(Reuters) – A major Chinese ship insurer will halt indemnity cover for tankers carrying Iranian oil from July, dealing a blow that narrows the insurance options for Tehran’s main export already constricted by payment barriers caused by Western sanctions.
With Western sanctions on Tehran increasing, sources at the China P&I Club told Reuters on Thursday it did not want to stand alone in the market, especially after insurers in Japan and Europe plan to either limit or ban their own coverage for tankers operating in Iran.
This is the first sign that refiners in China, Iran’s top crude buyer, may struggle to obtain the shipping and insurance to keep importing from the Middle Eastern country. Iran’s other top customers — India, Japan and South Korea — are running into similar problems, raising questions on how Tehran will be able to continue to export the bulk of its oil.
Crude oil prices are up nearly 14 percent since the start of this year on concerns that Iranian supplies may be disrupted due to Western sanctions. Brent crude traded above $123 a barrel on Thursday. <O/R>
The China P&I Club, whose members include major Chinese shipping firms Sinotrans (0368.HK) and COSCO Group COSCO.UL (600428.SS), is the first Chinese maritime insurer to confirm it will halt business with tankers operating in Iran.
“Many ship owners want to join our club and want our club to cover this risk, but considering all these regulations from the United States and the EU, I know the China P&I club will not do that,” said a Hong Kong-based official with the insurer, which provides coverage to more than 1,000 vessels.
“The China P&I club will not take the risk. We have asked our members not to go there, if they go there, they take their own risk,” the official added, who wished not to be named because he was not authorized to speak to the media.
Starting in July, European insurers and reinsurers will be barred from indemnifying ships carrying Iranian crude and oil products anywhere in the world, in line with sanctions on Tehran.
Iran sells most of its 2.2 million barrels per day of oil exports in Asia, where China, India, Japan and South Korea are the four biggest buyers.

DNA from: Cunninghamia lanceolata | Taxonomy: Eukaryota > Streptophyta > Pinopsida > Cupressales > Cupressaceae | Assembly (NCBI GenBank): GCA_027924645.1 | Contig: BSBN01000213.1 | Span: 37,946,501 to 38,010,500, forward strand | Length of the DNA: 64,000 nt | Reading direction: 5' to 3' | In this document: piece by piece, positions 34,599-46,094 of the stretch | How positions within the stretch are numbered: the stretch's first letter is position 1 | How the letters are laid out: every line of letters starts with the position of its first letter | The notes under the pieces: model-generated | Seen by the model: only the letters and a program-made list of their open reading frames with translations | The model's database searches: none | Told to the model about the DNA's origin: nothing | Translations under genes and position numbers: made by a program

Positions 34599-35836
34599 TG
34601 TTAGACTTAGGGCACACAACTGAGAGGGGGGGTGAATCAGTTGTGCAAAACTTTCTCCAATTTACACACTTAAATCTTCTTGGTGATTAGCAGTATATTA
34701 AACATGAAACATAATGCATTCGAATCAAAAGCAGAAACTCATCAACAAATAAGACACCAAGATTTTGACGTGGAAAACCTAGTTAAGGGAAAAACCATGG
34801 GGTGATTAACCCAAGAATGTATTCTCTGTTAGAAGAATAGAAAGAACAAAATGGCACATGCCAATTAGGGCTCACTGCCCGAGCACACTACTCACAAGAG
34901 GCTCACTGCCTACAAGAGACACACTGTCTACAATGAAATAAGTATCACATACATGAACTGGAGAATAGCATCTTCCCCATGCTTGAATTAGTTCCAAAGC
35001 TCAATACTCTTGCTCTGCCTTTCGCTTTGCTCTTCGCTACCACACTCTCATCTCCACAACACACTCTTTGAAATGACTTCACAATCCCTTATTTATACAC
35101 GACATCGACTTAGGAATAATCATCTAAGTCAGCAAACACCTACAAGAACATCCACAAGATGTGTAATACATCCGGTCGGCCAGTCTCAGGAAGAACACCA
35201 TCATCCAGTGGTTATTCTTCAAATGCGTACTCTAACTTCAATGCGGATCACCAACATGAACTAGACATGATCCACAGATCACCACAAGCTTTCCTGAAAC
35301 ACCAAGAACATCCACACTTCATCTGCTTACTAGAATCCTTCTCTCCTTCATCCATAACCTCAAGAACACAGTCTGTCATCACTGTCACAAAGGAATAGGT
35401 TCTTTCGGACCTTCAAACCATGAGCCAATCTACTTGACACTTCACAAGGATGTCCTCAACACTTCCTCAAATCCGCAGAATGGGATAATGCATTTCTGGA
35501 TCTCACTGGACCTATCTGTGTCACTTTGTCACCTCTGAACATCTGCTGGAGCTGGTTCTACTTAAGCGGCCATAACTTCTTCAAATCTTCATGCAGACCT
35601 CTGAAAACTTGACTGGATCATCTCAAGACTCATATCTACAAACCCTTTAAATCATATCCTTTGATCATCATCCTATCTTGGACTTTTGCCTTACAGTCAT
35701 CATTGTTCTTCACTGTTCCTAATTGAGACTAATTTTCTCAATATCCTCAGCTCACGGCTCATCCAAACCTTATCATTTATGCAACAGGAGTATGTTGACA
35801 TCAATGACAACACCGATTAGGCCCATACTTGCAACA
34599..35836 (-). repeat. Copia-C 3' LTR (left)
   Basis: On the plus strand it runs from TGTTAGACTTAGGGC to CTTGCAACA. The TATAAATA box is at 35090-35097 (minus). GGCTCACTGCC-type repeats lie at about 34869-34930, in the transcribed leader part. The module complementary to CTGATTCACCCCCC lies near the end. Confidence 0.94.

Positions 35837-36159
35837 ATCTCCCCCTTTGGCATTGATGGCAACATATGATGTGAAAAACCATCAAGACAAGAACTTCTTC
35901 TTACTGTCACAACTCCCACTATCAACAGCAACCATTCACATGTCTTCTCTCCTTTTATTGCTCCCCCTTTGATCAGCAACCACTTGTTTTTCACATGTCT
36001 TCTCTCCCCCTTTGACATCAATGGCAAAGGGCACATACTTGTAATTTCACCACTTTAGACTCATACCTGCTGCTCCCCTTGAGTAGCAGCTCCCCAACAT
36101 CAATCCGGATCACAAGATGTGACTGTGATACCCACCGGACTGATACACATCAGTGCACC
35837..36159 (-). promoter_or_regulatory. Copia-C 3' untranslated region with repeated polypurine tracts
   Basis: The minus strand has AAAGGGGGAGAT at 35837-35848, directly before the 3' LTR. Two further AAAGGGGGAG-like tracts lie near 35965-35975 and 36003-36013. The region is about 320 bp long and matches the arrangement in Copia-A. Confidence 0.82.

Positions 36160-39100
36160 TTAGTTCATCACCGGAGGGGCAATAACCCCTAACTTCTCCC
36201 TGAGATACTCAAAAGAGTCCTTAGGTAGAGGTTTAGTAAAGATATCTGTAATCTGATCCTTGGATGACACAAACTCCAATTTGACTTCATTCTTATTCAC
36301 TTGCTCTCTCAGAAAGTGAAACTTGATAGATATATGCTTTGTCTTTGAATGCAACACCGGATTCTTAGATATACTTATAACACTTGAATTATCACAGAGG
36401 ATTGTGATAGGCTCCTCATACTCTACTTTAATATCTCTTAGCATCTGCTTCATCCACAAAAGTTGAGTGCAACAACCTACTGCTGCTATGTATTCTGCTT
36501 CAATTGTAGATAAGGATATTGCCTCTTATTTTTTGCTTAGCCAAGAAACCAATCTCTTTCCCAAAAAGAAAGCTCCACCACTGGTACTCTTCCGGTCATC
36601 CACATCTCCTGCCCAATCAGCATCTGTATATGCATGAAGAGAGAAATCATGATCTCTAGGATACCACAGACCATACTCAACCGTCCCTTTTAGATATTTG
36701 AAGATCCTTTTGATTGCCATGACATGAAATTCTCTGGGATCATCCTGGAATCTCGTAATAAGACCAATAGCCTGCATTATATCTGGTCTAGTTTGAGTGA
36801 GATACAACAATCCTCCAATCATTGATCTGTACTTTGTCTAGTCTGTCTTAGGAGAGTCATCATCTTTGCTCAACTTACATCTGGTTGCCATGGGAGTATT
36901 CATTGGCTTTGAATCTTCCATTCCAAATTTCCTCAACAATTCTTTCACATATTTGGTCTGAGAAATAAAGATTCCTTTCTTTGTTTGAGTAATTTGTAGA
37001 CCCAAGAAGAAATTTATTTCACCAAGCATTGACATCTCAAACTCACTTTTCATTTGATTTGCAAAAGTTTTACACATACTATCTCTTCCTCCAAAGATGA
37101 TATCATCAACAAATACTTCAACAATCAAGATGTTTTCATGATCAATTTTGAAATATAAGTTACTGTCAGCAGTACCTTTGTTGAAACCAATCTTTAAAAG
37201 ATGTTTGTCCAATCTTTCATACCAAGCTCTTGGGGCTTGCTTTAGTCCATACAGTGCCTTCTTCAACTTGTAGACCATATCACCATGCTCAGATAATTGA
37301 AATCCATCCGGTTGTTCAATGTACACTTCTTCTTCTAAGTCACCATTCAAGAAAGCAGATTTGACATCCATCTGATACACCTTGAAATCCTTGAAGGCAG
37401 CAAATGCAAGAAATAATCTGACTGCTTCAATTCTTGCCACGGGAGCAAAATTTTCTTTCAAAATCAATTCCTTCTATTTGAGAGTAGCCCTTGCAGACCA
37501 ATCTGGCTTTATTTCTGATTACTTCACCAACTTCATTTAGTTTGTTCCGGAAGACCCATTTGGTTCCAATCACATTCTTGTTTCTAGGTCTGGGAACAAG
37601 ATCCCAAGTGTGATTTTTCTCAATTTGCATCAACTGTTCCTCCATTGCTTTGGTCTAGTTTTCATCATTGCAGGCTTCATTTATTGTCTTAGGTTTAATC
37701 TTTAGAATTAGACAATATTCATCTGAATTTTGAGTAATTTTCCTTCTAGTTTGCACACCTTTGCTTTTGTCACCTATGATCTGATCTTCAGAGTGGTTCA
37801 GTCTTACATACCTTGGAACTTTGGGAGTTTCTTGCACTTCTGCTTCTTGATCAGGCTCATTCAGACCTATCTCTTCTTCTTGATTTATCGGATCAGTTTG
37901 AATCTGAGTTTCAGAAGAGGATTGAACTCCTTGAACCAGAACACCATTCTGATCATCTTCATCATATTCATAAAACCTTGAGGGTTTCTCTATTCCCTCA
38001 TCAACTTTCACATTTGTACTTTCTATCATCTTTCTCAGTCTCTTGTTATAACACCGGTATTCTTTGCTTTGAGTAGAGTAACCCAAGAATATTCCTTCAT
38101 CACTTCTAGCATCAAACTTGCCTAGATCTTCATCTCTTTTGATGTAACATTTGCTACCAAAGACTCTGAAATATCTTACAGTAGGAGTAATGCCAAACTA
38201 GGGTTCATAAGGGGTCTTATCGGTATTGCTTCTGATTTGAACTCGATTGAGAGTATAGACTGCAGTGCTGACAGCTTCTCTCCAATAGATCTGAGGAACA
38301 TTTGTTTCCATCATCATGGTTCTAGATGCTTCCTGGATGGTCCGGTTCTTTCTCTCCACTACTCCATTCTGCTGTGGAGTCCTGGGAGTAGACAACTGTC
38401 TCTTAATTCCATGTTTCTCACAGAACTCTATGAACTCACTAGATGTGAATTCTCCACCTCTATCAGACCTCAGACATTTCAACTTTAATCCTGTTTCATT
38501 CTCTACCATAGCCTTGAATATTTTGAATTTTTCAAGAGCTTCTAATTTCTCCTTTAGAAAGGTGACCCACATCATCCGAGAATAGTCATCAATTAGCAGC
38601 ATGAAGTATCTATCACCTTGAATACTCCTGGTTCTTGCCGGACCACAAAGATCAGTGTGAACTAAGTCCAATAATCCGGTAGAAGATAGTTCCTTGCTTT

Growing pressure by the West has led some Iranian oil buyers to cut imports, but the problem over obtaining maritime insurance could altogether halt shipments to Asian customers. Chinese imports from Iran are already down more than 21 percent in the first two months of 2012 to around 395,000 barrels per day compared to the same period last year.
Along with Russia and the Middle East, China is one of the few remaining alternatives for Asian ship owners to replace European-based coverage. It is not clear if other Chinese ship insurers also planned to follow China P&I Club and cut coverage.
“I really don’t know what will happen,” said a Beijing-based Chinese industry official. “We are talking about $1 billion in coverage (per tanker). No single insurance company can handle that.”
European insurers provide cover for the majority of the world’s oil tanker fleet. Industry officials say ship owners who still legally trade with Iran will be pressed to find sufficient, or comprehensive, alternative insurance.
“Western insurance companies, taking advantage of their market dominance, have been raising insurance costs gradually for ship owners,” said a Chinese shipping executive.
“Now they say they don’t want to provide cover to those disputed regions. China should really make its own comprehensive considerations (on this issue).”
An official with the China P&I club held out hope the European Union would decide on a last-minute easing of the sanctions. European nations are divided over the sanctions, while oil refiners, insurers and tanker owners face lost business opportunities with OPEC’s second-largest producer.
“As far as I’ve seen with these new published sanctions, it seems to us that there might be some room for compromise,” said a Beijing-based club official, who wished not to be named.
China P&I Club is not a member of the Group of International P&I Clubs, an association of customer-owned ship insurers which cover 95 percent of the world’s tankers against pollution and personal injury claims. The Chinese insurer has applied to join the club and could be taking the action on Iranian coverage to ensure it becomes a member, industry sources said.